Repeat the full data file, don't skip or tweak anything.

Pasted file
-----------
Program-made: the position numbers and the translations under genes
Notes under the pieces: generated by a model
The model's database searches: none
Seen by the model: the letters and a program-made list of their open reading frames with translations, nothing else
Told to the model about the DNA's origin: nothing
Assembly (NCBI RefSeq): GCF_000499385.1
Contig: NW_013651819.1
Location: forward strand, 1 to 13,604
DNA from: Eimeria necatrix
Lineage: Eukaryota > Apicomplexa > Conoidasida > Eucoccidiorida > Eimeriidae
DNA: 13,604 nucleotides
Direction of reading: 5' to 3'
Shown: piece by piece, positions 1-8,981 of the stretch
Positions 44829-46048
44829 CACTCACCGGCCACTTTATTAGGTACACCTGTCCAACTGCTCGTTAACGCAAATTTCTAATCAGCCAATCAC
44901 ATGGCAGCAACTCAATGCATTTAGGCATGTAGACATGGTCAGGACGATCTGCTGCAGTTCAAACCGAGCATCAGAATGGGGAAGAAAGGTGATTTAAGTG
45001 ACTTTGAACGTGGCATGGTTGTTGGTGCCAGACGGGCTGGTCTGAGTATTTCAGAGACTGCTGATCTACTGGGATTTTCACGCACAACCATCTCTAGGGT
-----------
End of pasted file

Program-made: the position numbers and the translations under genes
Notes under the pieces: generated by a model
The model's database searches: none
Seen by the model: the letters and a program-made list of their open reading frames with translations, nothing else
Told to the model about the DNA's origin: nothing
Assembly (NCBI RefSeq): GCF_000499385.1
Contig: NW_013651819.1
Location: forward strand, 1 to 13,604
DNA from: Eimeria necatrix
Lineage: Eukaryota > Apicomplexa > Conoidasida > Eucoccidiorida > Eimeriidae
DNA: 13,604 nucleotides
Direction of reading: 5' to 3'
Shown: piece by piece, positions 1-8,981 of the stretch
Positions 44829-46048
44829 CACTCACCGGCCACTTTATTAGGTACACCTGTCCAACTGCTCGTTAACGCAAATTTCTAATCAGCCAATCAC
44901 ATGGCAGCAACTCAATGCATTTAGGCATGTAGACATGGTCAGGACGATCTGCTGCAGTTCAAACCGAGCATCAGAATGGGGAAGAAAGGTGATTTAAGTG
45001 ACTTTGAACGTGGCATGGTTGTTGGTGCCAGACGGGCTGGTCTGAGTATTTCAGAGACTGCTGATCTACTGGGATTTTCACGCACAACCATCTCTAGGGT